Eulogy of John Hume by Fionnuala Connolly, Chair of the Northern Irish Committee of the FBLS

Eulogy of John Hume by Fionnuala Connolly, Chair of the Northern Irish Committee of the FBLS:

In Northern Ireland, we are mourning the loss of a truly great Irishman, John Hume, who died in the early hours of Monday 3 August 2020. Utterly committed to non-violence, John was widely regarded across the political spectrum in Ireland, North and South, as a peacemaker, his work instrumental to the peace process that ultimately led to the Good Friday Agreement.

My family and in particular my late father were privileged to know John and his wife Pat and family as family friends. We enjoyed holidays in the South of France over several summers in the 1980s. Throughout the Troubles, my late father gave quiet counsel to John during the most tumultuous times in Northern Ireland. Little did we realise at the time as we did our homework in the kitchen, that next door in the dining room, the beginnings of the Good Friday Agreement were starting to come together. And as the Troubles worsened during the 1980s, John consistently repeated the importance of peaceful dialogue and respect for difference at every opportunity in order to achieve agreement that ‘earns the allegiance of both sides and all parties’. His vision for a peaceful resolution which respect the diversity of all people in Northern Ireland was breathtaking.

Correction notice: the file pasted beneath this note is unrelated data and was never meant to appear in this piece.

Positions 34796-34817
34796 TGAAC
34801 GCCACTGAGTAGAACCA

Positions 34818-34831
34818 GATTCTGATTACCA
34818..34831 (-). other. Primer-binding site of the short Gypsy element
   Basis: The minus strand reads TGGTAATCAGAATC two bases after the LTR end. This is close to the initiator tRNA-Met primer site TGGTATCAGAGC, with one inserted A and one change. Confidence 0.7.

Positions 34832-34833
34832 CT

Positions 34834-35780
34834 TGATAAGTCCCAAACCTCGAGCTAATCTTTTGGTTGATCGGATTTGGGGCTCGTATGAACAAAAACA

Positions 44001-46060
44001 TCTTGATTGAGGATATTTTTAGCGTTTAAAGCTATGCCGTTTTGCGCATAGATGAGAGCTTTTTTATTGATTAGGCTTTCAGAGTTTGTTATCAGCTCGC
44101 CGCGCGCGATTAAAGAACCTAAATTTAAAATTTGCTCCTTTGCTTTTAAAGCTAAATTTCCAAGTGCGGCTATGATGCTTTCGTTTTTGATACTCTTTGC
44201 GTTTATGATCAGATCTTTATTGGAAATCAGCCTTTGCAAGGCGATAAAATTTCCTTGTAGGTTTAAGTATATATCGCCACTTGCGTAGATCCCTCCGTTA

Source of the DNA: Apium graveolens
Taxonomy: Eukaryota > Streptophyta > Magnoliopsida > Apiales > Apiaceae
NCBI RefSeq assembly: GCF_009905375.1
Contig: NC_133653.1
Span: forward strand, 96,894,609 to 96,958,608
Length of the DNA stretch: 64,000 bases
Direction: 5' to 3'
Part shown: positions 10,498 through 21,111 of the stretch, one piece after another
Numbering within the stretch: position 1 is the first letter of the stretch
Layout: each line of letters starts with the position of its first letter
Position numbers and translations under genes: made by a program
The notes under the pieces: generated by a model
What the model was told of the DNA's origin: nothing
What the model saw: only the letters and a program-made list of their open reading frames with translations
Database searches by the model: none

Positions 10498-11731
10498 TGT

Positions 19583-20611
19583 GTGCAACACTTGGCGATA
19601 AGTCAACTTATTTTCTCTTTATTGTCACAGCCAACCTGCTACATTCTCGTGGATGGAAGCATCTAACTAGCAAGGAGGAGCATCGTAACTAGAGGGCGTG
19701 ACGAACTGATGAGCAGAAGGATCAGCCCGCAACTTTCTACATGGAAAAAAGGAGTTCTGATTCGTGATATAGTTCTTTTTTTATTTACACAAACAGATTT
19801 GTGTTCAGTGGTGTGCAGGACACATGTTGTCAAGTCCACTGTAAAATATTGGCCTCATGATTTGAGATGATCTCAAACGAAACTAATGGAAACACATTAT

During the Troubles, lawyers and members of the judiciary and their family members in Northern Ireland were tragically killed. Members of the Bar of Northern Ireland have told me how they had to huddle in the old Bar Library in Belfast as bombs went off in the 1970s and 1980s, not sure if they would get home safely to their homes that evening. And today, lawyers throughout Northern Ireland can practice their profession in peace and comfort. It is thanks to the enormous achievements of John Hume that this is the case. John suffered from dementia and blindness over the past number of years. Had he enjoyed his full faculties and abilities, I have no doubt that he would have been fully engaged in the Brexit debates. A Europhile and Francophile at heart (he spoke fluent French), he would have fully appreciated the work of the FBLS not only in relation to the richness that the Society brings to Northern Ireland lawyers but also beyond our own borders. He would have thoroughly enjoyed the profound observations on Brexit that President Ian Forrester spoke about with Sir David Edward and Advocate General Eleanor Sharpston and all of the other eminent speakers during the recent FBLS Brexit webinars. At his funeral on Wednesday, his son John said that his father would ‘talk about our common humanity, the need to respect diversity and difference, to protect and deepen democracy, to value education, and to place non-violence at the absolute centre’.

John’s Nobel Peace Prize speech in Oslo in 1998 is available on the this publicaiton in the Derry Journal.

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